Zev Faintuch, senior intelligence analyst at security firm Global Guardian, said whether Bakhmut falls or not will depend on decisions made by Ukraine’s General Staff, which has the advantage of dealing with far fewer troop losses than Russia.

This gives Ukraine the option of not having to deploy extra troops to the Bakhmut front, allowing its other forces to regenerate and prepare for the coming offensive.

Faintuch said that if Russia took Bakhmut, its next move could either be an advance west along the T0504 highway heading west to the town of Kostiantynivka, advancing northwest to Sloviansk, or pausing and digging in.

“None of these options are great for Russia,” he told Newsweek, because a Russian move northwest or west, “will be completely unsupported and become vulnerable to attack.”

Ukrainian crewman
A Ukrainian crewman rides in a T-64 tank, as it makes its way from the town of Chasiv Yar, Donetsk region to Bakhmut on March 9, 2023. The battle for the Donetsk city has seen Russia suffer huge losses.SERGEY SHESTAK/GETTY IMAGES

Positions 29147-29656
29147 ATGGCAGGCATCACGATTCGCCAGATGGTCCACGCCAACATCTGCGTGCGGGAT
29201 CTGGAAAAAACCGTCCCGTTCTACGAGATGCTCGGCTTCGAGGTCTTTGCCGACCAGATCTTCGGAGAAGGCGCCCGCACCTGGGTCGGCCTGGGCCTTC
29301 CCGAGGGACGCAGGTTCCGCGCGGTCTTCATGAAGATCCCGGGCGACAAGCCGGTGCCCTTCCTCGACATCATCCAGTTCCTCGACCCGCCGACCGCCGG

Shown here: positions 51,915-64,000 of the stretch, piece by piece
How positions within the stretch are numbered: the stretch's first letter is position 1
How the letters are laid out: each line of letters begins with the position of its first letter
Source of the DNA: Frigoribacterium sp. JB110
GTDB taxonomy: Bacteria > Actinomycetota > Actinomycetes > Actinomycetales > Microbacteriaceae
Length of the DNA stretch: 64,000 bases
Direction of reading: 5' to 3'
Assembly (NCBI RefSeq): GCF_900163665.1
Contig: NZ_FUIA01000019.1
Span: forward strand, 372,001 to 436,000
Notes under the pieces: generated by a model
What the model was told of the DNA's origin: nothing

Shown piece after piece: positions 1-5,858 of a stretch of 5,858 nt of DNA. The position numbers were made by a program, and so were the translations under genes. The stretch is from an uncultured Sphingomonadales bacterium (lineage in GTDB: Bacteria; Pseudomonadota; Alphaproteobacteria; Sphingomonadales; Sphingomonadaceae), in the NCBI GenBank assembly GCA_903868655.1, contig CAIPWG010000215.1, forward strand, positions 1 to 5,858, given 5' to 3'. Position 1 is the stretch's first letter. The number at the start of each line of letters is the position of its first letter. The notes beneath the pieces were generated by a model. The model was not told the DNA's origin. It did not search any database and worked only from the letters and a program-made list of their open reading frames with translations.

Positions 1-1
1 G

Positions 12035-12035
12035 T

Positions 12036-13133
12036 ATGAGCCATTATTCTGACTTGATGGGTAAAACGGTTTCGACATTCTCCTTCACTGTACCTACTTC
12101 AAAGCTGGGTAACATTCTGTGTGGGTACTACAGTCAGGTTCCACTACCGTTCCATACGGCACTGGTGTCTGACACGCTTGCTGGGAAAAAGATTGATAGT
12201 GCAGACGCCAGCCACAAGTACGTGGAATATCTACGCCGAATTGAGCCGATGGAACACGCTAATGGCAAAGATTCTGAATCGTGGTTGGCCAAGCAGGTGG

“To make matters worse, both routes are uphill, giving the Ukrainians highly defensible ground. Staying put would have political blowback. No matter what Russia elects to do, it will be opening itself up to a Ukrainian counterattack,” he added.

What Ukraine does after the end of the battle for Bakhmut depends on where Russian forces go, Faintuch said. While a counteroffensive is potentially coming, it may take a few more months until enough soldiers have trained on the new Western-provided equipment to mount a largescale maneuver.

“That said, smaller counteroffensives could take place based on the tactical situation. Ukrainian planners, likely with some assistance, have done an exceptional job so far and we can expect them to continue to counter at opportune junctures.”